NewsBack to School


NYC school reopening agreement details monthly COVID-19 testing program

covid testing.jpeg
Posted at 1:34 PM, Sep 01, 2020
and last updated 2020-09-01 13:52:52-04

NEW YORK — To avoid the possibility of a teachers strike, New York City reached an agreement with the United Federation of Teachers, which includes monthly COVID-19 testing at school buildings.

Under the school reopening agreement, educators and students are subject to random COVID-19 testing once in-person learning resumes on Sept. 21.

About 10% to 20% of all students and adults from every city Department of Education school will be selected for testing, according to the UFT.

Testing is free to participants, and results would be available within 48 hours, according to the agreement.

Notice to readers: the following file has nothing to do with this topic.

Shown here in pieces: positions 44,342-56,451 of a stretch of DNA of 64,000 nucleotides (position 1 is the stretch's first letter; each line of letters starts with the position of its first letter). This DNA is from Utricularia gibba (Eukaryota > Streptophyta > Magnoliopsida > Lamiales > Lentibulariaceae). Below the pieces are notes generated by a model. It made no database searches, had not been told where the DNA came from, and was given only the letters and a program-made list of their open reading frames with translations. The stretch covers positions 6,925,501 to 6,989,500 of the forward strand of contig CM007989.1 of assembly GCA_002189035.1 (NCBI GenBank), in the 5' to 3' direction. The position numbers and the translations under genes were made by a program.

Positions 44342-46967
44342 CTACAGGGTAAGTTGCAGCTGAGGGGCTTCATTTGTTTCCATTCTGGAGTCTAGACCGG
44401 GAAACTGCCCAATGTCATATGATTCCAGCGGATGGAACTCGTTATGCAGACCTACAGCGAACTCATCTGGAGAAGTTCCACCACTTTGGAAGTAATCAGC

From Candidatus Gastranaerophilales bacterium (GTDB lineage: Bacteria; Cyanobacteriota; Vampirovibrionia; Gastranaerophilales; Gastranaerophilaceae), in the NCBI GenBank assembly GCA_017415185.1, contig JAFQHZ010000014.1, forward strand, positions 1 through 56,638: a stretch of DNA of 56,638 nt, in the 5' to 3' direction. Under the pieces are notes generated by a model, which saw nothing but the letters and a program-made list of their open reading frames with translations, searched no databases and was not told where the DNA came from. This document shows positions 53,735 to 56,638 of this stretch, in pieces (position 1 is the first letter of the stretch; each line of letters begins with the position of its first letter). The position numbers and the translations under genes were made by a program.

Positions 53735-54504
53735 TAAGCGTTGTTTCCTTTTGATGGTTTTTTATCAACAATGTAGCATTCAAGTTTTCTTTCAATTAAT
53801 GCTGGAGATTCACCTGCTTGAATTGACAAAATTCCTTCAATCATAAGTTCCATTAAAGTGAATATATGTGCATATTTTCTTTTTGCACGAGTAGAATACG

With testing conducted throughout the year, students who are selected for testing but did not obtain parental or guardian consent, will be moved to remote learning.

Any staff member who elects not to participate will be placed on unpaid leave.

Students or staff who test positive for the virus, even if they are asymptomatic, will be required to quarantine for 14 days.

Tracing teams will be dispatched to the school to determine potential contacts.

Parts of the testing agreement between union and city are still being finalized.

Prior to the agreement, the UFT had issued demands to ensure students and staff could return to school safely, including a mandatory COVID-19 testing program — a major sticking point for the union that was not addressed in the Department of Education's initial reopening plans.

UFT presiden Michael Mulgrew, who joined the mayor during a coronavirus briefing Tuesday morning, said the city's revised and delayed reopening plan now has the stamp of approval from independent medical experts.

Schools had been closed since mid-March to help mitigate the spread of the coronavirus pandemic. Mayor Bill de Blasio and Schools Chancellor Richard Carranza initially expected to have students return to classrooms on Sept. 10 to begin the year with blended learning, but that raised concerns by many parents and educators.